With more than 1.42 billion inhabitants – an increase of a billion in less than 60 years – India will overtake China to become the most populous country on Earth in less than two years. Projections by the World Bank predict the number will grow to 1.64 billion by 2050.
And, despite the tragic ravages of COVID-19, the economy is set to grow by more than 4% over the next four years as the government scrambles to action infrastructure projects in major cities to cope with the demand for housing.
It has committed to constructing an incredible 20 million affordable houses by next year, and is ploughing billions into its Smart City Project, a colossal initiative to build 100 high-tech communities with the help of the private sector.
It’s no wonder then that the real estate market is expected to be worth more than US$1 trillion by the end of the decade and account for over 13% of the country’s entire gross domestic product.
And right at the forefront of the investment boom is the Hiranandani Group, one of the biggest developers on the subcontinent. Group Director and CEO – Infrastructure Shridhar Narayan argues that it’s not just the number of people that’s changing. “India is becoming more aspirational,” he tells The CEO Magazine.
“More than 50% of the population is under 25, so everything is changing culturally. COVID-19 has taken the sheen off some of the progress, but it has also accentuated a shift to new technologies. Older people are getting used to the digital transformation. I even see middle-aged ladies, who used to go to the shops, clicking to order groceries.”
The opportunities have led to a surge in private equity real estate investments, peaking at US$8.8 billion in 2018, according to property research firm Knight Frank. But Indian firms aren’t being muscled out by the multinationals, partly due to another government scheme. “The manufacturing sector has experienced huge growth because of the Make in India movement,” Shridhar explains.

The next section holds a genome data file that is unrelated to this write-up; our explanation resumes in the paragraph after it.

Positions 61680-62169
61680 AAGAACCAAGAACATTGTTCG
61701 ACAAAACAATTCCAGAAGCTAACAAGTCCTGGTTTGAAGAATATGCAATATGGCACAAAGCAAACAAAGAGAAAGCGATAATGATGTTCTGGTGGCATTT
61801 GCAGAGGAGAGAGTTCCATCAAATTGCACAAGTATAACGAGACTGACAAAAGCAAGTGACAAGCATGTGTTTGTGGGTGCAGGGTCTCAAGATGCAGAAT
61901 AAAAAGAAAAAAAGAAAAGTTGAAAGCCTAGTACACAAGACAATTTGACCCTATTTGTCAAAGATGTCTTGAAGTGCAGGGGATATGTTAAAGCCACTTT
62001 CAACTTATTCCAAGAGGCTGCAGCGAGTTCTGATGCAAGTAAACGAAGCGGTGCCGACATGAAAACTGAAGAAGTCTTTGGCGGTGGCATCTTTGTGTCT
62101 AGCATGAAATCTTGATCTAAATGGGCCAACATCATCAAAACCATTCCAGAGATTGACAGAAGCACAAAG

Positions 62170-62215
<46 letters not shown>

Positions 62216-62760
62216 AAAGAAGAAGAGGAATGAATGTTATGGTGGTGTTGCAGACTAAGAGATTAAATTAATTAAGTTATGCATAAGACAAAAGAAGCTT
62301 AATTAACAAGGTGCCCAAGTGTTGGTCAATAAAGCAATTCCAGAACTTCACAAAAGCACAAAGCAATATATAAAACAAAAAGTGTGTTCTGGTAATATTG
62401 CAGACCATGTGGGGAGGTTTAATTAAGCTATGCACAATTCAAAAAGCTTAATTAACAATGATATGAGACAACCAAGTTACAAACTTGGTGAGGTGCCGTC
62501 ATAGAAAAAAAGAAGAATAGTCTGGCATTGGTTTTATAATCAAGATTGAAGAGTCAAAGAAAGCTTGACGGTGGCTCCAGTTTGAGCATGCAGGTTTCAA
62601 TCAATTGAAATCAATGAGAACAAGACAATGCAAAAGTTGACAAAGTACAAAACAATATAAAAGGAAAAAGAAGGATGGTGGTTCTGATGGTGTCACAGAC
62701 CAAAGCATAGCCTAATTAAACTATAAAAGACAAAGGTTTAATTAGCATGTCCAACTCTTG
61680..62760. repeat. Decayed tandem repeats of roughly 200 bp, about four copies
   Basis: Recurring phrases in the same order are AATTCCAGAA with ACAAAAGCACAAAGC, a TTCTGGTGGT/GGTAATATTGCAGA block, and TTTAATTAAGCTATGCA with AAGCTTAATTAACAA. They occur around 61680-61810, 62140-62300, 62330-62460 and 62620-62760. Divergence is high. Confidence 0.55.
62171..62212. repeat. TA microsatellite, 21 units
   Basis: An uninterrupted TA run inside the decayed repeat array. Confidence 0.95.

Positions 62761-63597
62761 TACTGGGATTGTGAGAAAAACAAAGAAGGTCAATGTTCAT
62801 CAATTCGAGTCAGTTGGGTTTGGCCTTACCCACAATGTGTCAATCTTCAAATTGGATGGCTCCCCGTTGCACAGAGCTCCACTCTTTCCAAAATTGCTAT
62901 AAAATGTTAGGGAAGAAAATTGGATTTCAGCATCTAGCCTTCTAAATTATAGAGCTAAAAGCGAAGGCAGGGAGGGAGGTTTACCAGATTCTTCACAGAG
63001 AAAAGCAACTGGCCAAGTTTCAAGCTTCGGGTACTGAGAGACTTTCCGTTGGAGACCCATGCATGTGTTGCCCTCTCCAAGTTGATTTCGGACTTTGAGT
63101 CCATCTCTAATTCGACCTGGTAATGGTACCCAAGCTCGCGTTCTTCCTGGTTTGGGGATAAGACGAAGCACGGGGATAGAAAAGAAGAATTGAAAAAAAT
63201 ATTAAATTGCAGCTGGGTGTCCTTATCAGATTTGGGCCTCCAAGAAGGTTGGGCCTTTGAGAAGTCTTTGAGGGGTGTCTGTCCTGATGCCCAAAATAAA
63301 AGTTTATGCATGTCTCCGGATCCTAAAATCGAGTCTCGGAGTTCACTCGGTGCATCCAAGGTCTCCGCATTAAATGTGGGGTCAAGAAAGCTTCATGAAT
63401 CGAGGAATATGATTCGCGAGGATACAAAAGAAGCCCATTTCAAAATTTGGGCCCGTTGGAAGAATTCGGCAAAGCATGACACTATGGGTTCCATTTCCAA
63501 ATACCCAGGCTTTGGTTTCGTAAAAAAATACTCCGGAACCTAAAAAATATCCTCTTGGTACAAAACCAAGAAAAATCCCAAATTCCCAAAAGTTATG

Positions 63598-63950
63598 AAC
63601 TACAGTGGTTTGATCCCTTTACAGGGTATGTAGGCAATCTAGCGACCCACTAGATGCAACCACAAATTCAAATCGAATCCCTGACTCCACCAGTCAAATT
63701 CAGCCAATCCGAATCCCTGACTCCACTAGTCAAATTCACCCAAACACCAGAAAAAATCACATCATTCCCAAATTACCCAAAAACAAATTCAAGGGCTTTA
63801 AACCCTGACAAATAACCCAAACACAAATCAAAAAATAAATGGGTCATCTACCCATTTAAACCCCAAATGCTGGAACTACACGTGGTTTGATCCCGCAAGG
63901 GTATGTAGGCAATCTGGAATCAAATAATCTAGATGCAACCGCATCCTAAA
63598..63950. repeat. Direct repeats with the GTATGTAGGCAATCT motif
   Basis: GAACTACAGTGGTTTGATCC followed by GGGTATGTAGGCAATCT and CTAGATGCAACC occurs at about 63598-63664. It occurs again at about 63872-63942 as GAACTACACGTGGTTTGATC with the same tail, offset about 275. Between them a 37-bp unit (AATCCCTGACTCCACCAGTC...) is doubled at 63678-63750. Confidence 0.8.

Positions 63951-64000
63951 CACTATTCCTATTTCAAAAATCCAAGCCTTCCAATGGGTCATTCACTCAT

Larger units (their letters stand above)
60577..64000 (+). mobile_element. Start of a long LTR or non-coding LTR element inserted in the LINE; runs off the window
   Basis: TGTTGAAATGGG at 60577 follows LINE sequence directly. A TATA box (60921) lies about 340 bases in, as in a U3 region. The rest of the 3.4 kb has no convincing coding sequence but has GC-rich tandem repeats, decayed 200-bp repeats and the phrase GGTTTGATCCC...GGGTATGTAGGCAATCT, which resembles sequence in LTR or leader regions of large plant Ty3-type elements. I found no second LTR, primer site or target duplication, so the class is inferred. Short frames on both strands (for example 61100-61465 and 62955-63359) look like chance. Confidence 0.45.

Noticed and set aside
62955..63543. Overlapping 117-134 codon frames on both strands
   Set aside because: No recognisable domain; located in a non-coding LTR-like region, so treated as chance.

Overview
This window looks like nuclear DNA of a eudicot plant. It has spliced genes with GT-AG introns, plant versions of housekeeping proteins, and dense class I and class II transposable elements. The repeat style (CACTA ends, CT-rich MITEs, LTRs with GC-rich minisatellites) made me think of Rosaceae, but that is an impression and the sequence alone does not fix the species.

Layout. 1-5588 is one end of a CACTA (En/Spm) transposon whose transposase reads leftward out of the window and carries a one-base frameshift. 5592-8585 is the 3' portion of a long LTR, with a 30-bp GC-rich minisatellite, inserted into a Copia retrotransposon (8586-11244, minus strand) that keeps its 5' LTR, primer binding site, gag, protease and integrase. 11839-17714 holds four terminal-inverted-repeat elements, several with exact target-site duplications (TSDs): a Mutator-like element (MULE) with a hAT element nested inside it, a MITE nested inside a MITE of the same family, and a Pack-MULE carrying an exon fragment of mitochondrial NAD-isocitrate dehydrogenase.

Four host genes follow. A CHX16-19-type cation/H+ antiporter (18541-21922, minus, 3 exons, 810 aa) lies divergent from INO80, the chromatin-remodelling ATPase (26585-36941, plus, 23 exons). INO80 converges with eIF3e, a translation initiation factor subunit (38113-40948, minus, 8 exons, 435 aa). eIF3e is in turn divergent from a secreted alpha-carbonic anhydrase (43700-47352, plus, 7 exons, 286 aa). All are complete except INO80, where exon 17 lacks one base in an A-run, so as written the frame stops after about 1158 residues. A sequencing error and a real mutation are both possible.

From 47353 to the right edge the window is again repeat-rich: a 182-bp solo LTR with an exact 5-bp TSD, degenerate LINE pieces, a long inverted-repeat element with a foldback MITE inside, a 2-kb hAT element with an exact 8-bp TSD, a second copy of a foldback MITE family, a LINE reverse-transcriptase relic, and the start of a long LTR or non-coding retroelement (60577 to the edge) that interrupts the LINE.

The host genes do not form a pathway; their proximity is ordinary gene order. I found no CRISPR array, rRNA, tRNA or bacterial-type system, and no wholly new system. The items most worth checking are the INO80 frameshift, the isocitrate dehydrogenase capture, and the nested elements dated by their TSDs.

“It led to a spike in indigenous technology and real estate infrastructure, and it will shape India into a place of excellence in the next few years, where local companies thrive and internationals realise that we’re a very competitive place to set up factories.
Hiranandani was co-founded in 1978 by self-made billionaire Niranjan Hiranandani and his brother Surendra. The duo bought 101 hectares of land in the Mumbai region of Powai to develop into a township. Since then, the company has become renowned for building high-quality residential and industrial communities, winning many architectural awards.
The most famous is Hiranandani Gardens in Powai, an upmarket collection of condominiums, penthouses, a shopping mall, schools and offices set amid thousands of trees and lush lawns. “We put a whole township up and no-one who lives there wants to leave because they love it so much,” Shridhar beams.
One of the jewels in the company’s crown is the exclusive township of Thane, north-east of Mumbai, a vibrant art deco- and neoclassical-style smart city of 7,000 residents overlooking the beautiful Yeoor Hills and Ulhas River. Its 120 residential blocks, boutique shops, business parks, swimming pools and schools are set amid landscaped gardens. Many see it as a template for the hundreds of housing projects currently being planned across India.